Some Thoughts About Blogging
I am still trying to sort out my identity in the blogosphere, who I am and what I am all about. Last week I was telling everyone I knew about blogging and about some of the issues I have been dealing with, like inclusivism and inerrancy. And as soon as I’ve gotten you all to start reading my blog, I stop posting. Sorry about that. Now lest you write this off as just another apology-for-not-blogging post (which I hate almost as much as “Under construction” web pages), I promise I have a greater purpose here.
Mostly I’ve been spending my blogging time trying to catch up on reading other people’s blogs and submitting (what I hope to be) thoughtful reflection. Here’s some of what I’ve been interested in:
- Brian LePort has been looking at interpretive issues related to the Old Testament poetry books. His analysis seems quite close to Vanhoozer’s proposal that the primary purpose of scripture is not to convey propositional truths, but rather to provide everything we need to live out the Christian life.
- Speaking of which, Ben Myers featured a guest post by Byron Smith reviewing Vanhoozer’s, The Drama of Doctrine. Dr. Vanhoozer was my theology professor last fall and is quickly becoming one of my biggest theological influences.
- My friend Jake has a great meditation on Psalm 50 and offering sacrifices to God.
- Brandon Wason has been conducting an informal poll regarding the so-called synoptic problem. I weighed in with my two-cents, which in turn got quoted on Mark Goodacre’s blog, that blog that is currently ranked as the #1 Biblical Studies blog by Amazon’s UnSpun. I can’t tell you how thrilled I am to have made it into a “real” blog!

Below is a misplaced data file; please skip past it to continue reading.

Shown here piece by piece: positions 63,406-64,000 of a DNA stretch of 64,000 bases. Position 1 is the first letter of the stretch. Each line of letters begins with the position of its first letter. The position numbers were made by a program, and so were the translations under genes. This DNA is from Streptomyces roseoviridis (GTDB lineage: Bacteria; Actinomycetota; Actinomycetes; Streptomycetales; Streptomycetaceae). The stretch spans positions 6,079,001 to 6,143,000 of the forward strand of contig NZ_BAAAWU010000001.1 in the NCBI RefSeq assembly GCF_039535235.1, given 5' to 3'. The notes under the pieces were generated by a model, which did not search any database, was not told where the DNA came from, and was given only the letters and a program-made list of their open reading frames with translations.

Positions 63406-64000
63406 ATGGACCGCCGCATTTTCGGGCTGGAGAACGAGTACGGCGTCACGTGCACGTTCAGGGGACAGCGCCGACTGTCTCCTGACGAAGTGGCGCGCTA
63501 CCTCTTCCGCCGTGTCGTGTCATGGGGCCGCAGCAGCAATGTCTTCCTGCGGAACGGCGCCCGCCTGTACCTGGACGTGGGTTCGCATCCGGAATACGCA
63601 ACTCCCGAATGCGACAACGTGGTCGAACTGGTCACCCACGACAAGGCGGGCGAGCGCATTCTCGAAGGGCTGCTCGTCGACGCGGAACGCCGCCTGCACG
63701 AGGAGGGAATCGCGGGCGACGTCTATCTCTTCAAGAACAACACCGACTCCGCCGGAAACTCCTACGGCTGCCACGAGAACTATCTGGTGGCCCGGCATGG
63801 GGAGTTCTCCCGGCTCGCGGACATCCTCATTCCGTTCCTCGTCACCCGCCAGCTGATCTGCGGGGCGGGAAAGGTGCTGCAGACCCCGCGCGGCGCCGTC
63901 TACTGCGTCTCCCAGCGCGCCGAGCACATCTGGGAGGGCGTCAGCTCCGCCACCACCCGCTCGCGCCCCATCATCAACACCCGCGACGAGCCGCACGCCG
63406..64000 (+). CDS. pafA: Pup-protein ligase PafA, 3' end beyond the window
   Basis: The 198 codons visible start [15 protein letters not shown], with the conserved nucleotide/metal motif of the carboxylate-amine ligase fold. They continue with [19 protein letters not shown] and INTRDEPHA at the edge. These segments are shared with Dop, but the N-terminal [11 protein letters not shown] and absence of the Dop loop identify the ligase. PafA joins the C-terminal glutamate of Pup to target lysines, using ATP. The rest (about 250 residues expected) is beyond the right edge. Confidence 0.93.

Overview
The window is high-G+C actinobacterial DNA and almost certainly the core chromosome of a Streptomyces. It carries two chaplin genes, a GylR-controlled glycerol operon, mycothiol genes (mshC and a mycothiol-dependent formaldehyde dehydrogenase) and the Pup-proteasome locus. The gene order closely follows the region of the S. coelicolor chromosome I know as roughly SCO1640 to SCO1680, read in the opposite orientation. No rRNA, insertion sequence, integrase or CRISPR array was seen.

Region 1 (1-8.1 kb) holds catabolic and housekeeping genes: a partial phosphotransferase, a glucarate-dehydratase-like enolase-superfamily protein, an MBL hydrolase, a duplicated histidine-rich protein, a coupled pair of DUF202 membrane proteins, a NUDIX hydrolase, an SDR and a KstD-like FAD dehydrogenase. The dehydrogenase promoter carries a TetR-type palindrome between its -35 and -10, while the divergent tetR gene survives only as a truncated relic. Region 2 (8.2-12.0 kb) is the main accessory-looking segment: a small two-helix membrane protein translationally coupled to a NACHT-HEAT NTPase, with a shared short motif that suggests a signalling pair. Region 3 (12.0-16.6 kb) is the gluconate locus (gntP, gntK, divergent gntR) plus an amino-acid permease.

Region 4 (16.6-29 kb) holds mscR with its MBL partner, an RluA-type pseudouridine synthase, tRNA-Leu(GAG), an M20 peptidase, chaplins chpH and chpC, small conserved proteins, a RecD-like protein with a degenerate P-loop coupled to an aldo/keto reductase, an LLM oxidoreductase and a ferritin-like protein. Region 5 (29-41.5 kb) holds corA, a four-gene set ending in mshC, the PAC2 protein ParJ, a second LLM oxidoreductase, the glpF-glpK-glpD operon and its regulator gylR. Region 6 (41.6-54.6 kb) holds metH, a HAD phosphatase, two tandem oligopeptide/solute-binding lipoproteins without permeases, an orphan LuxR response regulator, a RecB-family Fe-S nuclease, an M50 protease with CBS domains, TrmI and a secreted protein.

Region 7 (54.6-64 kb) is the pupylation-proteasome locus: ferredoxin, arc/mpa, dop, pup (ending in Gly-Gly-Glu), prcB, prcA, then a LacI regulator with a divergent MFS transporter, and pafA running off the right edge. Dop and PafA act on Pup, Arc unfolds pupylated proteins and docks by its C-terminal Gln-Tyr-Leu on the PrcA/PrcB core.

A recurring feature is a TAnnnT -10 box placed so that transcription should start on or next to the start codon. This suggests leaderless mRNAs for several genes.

- Scot McKnight offered a great list on what it takes to be a successful blogger. It got me asking why I am blogging in the first place. Really I’m blogging for me, to try to work out my own thoughts on different theological issues I’m dealing with. But if I’m going to have a “good” blog, I have to do some blogging that is purely for you, the reader.
This leads me to my two questions. First, now that at least a few people are reading my blog, my blog title feels all the more pretentious. “Real” scholars don’t need to call attention to the fact that they are scholars; their work speaks for itself. Only a scholar-wannabe would use the word “scholar” in his own blog title. My defense? Okay, I admit it. I’m a scholar-wannabe. I am just that much more aware of it now. Should I change the title?
Which leads me to the second question. I ask myself what I’m good at, and I arrived at this conclusion: I’m good at asking questions. Is there a market for a blog that majors in asking questions? All I know is that I have all sorts of questions that I’m trying to sort through. That’s why I’m hungry… hungry for answers, for truth.
So how much of blogging should be for the blogger, and how much for others? What do you all think?